Sales of non-fungible tokens (NFTs) are steadying after a sharp slump earlier this year, as a handful of new products and initiatives revive enthusiasm for a market that lives and dies on hype.
Weekly NFT sales volume is still about half it was in January when there was a blitz of big-ticket sales and celebrity collaborations. But the market is recovering, with weekly volume now up about 32 per cent from a low in March, according to data from Nansen, a blockchain analytics firm.
The market for NFTs remains small, but it is regaining momentum as new products aim to entice users to trade items like digital art of cupids or penguins. This week, a new NFT index launched in addition to a trial version of a marketplace by Coinbase Global, which could lead to a jump in transactions.
There were about 200,000 daily unique wallets interacting with NFTs in the first quarter, according to DappRadar. Meanwhile, Coinbase had about 89 million verified users at the end of last year.
“The NFT market is undergoing a consolidation period with volumes again starting to increase,” said Mr Pedro Herrera, a senior data analyst at DappRadar, which tracks decentralised applications.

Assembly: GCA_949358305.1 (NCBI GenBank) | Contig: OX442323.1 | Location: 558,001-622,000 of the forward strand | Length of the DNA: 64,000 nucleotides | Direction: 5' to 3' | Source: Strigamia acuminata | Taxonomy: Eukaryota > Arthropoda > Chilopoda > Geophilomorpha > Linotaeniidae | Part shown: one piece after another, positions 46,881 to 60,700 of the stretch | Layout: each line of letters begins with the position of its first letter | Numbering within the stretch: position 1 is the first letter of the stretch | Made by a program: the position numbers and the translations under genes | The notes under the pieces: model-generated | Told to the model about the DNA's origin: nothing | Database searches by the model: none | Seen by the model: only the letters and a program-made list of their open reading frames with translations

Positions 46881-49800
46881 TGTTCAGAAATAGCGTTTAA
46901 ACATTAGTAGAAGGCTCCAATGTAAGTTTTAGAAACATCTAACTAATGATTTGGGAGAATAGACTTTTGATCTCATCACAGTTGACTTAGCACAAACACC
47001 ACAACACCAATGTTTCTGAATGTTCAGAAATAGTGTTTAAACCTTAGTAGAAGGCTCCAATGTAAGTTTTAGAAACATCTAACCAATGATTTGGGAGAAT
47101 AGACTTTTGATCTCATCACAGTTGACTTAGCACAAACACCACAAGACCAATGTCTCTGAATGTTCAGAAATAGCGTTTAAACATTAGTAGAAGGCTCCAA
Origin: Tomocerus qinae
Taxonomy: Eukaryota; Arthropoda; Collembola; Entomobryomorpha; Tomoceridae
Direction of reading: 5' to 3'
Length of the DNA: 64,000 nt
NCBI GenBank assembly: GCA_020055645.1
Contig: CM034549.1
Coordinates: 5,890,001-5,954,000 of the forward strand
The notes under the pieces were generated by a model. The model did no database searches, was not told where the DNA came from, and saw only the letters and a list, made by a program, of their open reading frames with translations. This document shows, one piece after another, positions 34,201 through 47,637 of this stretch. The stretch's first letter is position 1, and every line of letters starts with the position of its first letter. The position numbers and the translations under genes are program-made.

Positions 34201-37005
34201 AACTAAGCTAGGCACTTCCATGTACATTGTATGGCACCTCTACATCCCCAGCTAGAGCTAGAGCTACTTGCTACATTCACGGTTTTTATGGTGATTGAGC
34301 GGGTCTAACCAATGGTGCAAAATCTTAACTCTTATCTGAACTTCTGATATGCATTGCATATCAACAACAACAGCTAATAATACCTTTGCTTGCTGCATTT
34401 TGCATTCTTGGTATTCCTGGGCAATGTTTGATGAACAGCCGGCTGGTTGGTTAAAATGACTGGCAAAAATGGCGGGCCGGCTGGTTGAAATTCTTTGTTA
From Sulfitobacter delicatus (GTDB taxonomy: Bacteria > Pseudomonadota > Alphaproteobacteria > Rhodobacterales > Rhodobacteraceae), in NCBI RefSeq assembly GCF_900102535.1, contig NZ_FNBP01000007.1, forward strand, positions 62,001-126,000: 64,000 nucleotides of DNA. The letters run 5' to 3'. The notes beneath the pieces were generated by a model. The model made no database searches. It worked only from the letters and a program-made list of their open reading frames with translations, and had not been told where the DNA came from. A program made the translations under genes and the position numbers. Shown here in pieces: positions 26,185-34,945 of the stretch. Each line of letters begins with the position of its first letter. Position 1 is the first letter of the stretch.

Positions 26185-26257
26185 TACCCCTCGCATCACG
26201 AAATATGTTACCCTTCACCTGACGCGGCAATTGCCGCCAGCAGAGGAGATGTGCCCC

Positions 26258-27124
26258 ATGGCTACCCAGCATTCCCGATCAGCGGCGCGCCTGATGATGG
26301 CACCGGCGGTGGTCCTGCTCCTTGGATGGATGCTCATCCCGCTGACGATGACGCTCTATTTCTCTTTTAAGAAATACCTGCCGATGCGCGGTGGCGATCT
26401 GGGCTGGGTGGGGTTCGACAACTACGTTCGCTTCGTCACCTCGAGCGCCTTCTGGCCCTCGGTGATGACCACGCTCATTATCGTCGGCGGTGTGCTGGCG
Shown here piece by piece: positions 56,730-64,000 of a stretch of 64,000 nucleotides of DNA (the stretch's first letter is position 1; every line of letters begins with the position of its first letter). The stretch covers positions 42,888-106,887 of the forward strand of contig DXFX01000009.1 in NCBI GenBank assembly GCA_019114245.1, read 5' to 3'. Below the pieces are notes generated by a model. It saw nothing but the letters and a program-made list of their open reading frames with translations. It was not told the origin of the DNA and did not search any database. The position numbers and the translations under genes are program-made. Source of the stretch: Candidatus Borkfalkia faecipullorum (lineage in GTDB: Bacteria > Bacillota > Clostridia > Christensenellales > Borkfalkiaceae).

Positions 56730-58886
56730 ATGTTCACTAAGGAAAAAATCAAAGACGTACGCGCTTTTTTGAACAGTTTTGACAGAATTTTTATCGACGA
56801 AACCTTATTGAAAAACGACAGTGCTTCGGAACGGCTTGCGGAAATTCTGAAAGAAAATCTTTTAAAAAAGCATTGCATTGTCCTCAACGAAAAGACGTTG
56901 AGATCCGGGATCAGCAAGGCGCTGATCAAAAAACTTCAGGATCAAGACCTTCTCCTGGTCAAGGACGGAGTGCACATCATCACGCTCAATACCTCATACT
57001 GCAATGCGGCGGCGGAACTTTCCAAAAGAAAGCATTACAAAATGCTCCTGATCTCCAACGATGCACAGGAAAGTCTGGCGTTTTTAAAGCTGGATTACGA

On April 20, Index Coop launched the JPEG NFT Index, which lets investors bet on blue-chip NFT collections like CryptoPunks by buying a single token on the Uniswap crypto exchange.
Already, “demand has been exceptional”, according a methodologist for the group who goes by the pseudonym Joseph Knecht, a character from Hermann Hesse’s The Glass Bead.
“Blue-chip NFT collections are showing remarkable strength,” Mr Knecht said. “There’s also a new wave of artistic and technological innovation that suggest the current cycle is only just beginning.”
New developments from Yuga Labs, the creator of Bored Ape Yacht Club, one of the most successful NFT collections, may also be fuelling enthusiasm. In March the group raised US$450 million (S$618 million) for an expansion. Its new ApeCoin now has a roughly US$4 billion market value, according to CoinMarketCap. Plus, Coinbase announced on April 11 a Bored Ape film series.
Whether the current upswing lasts remains to be seen. “Given the macroeconomic outlook, it may be too early to interpret if this recovery is a short one,” said Nansen analyst Louisa Choe.
The NFT market is given to wild swings. One in three NFT projects have little or no trading activity, according to Nansen, as users often move on quickly to the next, shinier piece of digital art.
“I expect to see lots of ups and downs over the next few months,” said Mr Aaron Brown, a crypto investor who writes for Bloomberg Opinion. “We’ve seen some successful launches with less hype than earlier NFTs … But I don’t get excited by week-to-week news.”